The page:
Like what? Like reinventing the rusting iron core of the economic solar system, GDP — to include the costs of planetary catastrophe. Like reimagining national accounts — to count not just money and machines, but stuff that matters, like creativity. Like redesigning democracy — so much so that ordinary folks like you and I can rewrite constitutions. Like reinventing corporations — to create more than just shareholder value. Like redefining "reporting" — to include the real human impact institutions have, not just the "profit" they mindlessly generate. Like revolutionizing our conception of what prosperity is and why it matters — to encompass the quiet wholeness and furious incandescence of a life well lived.
You might think the above is either the outline of my new science fiction screenplay, or the utopian output of a brainstorming session I had with the world's coolest kindergarten class.
Think again. Every single item in the agenda above isn't maybe, just maybe, barely possible — it's already happening. The agenda above isn't a to-do list: it's a we're-already-doing-it list, composed of institutional innovations from countries like India, Brazil, Sweden, France, Denmark — and even, to a lesser extent us, right here in America. It's the agenda at the heart of my new project, How to Fix the World, and you can see the map — and the building blocks of the map — at its website.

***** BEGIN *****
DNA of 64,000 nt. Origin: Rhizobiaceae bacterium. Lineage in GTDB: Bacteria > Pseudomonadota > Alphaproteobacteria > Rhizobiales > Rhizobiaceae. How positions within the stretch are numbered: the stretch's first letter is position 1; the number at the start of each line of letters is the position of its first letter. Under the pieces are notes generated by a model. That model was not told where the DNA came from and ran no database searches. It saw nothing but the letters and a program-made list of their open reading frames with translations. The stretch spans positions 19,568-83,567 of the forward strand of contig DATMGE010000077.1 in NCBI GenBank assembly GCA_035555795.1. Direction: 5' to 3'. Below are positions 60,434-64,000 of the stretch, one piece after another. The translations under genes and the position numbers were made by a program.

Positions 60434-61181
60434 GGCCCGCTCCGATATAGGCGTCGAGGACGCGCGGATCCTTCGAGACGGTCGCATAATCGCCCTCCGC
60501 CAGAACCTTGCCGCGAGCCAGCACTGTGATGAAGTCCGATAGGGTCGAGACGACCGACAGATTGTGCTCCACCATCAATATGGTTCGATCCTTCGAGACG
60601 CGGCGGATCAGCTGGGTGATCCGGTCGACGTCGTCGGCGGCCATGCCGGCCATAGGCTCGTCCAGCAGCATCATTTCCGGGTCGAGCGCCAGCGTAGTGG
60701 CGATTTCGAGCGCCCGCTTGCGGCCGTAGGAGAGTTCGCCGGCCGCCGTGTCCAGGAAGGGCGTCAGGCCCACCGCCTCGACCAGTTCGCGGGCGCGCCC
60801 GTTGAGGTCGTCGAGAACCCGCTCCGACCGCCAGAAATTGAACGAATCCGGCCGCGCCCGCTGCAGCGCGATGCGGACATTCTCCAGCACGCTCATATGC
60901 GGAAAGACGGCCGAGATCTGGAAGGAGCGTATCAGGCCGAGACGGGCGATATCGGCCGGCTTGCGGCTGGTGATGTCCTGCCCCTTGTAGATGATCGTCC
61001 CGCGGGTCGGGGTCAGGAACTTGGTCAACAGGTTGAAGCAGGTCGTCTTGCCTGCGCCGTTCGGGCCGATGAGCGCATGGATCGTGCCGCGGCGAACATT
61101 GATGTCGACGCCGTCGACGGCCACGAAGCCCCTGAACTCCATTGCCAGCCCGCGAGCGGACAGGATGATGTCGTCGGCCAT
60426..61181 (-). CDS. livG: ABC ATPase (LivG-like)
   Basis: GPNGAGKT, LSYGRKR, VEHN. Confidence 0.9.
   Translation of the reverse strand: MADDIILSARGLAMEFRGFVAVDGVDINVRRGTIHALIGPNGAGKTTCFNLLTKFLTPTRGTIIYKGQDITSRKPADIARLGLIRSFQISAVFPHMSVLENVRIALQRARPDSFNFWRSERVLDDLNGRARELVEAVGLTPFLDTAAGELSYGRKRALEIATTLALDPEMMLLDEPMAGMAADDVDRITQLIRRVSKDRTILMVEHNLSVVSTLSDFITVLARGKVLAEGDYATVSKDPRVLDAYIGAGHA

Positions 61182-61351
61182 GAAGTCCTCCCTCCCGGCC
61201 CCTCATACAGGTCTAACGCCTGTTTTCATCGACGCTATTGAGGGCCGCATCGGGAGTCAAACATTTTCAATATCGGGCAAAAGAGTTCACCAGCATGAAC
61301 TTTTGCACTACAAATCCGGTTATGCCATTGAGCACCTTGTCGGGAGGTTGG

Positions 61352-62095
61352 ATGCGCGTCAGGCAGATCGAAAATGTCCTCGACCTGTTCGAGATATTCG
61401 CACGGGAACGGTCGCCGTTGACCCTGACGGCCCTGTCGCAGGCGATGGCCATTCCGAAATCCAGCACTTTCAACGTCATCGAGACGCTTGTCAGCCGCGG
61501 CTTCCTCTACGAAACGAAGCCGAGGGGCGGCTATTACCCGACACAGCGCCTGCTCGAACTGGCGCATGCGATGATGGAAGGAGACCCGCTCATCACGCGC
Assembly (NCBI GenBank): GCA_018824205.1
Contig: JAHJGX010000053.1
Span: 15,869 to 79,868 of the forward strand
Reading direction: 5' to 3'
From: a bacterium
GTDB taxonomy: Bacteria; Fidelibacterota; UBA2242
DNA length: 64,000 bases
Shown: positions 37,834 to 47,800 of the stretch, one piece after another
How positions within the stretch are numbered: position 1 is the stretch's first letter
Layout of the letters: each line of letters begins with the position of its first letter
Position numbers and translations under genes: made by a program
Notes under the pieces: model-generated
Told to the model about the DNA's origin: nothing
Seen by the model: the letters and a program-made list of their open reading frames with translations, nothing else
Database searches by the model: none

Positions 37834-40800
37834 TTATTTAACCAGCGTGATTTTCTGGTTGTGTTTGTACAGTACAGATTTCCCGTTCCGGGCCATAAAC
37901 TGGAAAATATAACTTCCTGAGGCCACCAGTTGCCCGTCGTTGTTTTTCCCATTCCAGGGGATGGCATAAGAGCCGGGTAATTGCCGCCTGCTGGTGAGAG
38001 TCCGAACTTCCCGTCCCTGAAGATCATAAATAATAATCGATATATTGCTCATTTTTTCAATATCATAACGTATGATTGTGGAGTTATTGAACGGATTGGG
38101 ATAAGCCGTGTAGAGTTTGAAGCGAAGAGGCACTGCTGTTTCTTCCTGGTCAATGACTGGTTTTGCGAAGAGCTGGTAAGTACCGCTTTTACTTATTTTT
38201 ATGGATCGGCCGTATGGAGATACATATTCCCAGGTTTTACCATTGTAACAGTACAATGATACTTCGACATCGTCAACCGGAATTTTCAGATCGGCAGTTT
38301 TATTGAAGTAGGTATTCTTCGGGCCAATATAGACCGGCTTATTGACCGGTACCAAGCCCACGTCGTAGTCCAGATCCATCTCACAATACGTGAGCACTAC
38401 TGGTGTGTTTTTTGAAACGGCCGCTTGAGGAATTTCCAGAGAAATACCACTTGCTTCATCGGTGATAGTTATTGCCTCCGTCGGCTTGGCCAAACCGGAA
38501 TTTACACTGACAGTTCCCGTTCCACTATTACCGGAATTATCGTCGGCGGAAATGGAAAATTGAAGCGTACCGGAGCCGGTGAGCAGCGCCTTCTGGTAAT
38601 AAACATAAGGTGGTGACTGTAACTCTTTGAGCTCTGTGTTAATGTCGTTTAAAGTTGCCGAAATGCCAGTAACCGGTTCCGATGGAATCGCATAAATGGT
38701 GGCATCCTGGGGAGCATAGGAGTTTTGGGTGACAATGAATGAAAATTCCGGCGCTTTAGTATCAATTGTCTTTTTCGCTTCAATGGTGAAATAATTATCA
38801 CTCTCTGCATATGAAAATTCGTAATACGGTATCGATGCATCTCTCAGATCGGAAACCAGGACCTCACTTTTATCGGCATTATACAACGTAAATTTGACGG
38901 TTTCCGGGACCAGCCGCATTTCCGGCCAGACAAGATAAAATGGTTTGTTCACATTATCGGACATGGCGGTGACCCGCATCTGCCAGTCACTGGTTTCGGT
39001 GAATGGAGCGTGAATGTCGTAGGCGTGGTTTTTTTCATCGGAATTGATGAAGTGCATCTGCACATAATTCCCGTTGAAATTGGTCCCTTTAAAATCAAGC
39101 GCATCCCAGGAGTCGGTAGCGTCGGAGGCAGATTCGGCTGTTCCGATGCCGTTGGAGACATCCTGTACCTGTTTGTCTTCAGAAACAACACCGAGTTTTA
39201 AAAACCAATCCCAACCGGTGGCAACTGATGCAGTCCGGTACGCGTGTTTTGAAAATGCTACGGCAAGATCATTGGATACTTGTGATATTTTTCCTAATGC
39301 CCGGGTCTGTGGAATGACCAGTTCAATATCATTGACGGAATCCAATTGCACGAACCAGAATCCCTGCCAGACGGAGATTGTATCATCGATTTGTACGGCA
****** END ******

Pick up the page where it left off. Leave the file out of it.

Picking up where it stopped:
I know. It's difficult to understand: what happens now? What should you and I do next? What do our lives add up to — if they don't add up to megabucks and gadgets, trinkets and toys, power and position? Where do we go from here?
What do we do with the paradigms that irreparably damage the better selves we don't just hope to be, but, if meaning is our destination, that we need to become? Do we — if that's all that's left to us — sell out for pennies? Do we buy in at the price of our souls? Of course we're left exhausted by dilemma, weary before our times with regret for what never was. In this dry human desert, we feel nothing, rough grains of sand slipping through our fingers, but an arid meaninglessness; that our lives haven't mattered, and won't; that all we have left, tomorrow and tomorrow, is to furiously, fruitlessly pursue mirage after mirage. There can be no fate more wearying than that.
We're wrong. Perhaps the existential malaise you and I feel is a kind of disillusionment. And perhaps, though cruel, the fading of the mirage is how the rough road out of the desert and to the sea is found. And perhaps our challenge is pioneering that rough road.
Want to fix your soul? Fix the world. Here's what, given this Great Splintering, this savage age of institutional breakdown, you probably won't get: the gleaming opportunity to spend your life polishing up PowerPoint decks to sell disposable plastic junk so you can buy stuff you don't really need with money you don't really have to live a life you don't really want.
That's what we used to call "a life". But the mirage is fading.
So — if you're weary pursuing the mirage — here's a secret: stop chasing it already. The unasked gift of crisis, perhaps, is this: not to squander one's life hunched over in the dark, sweating to mine yesterday's fools' gold, but to navigate our ways, at last, towards humanity.
I don't want a revolution. I want a million tiny revolutions. Awakenings to the heart-stopping commandment life gives to the living: to believe in life. Weary and directionless in the desert we may be — yet, the future, a sunlit ocean, never ceases singing. Sometimes, all we have to do is listen.
Each and every one of us is a leader. Some of just don't know it yet.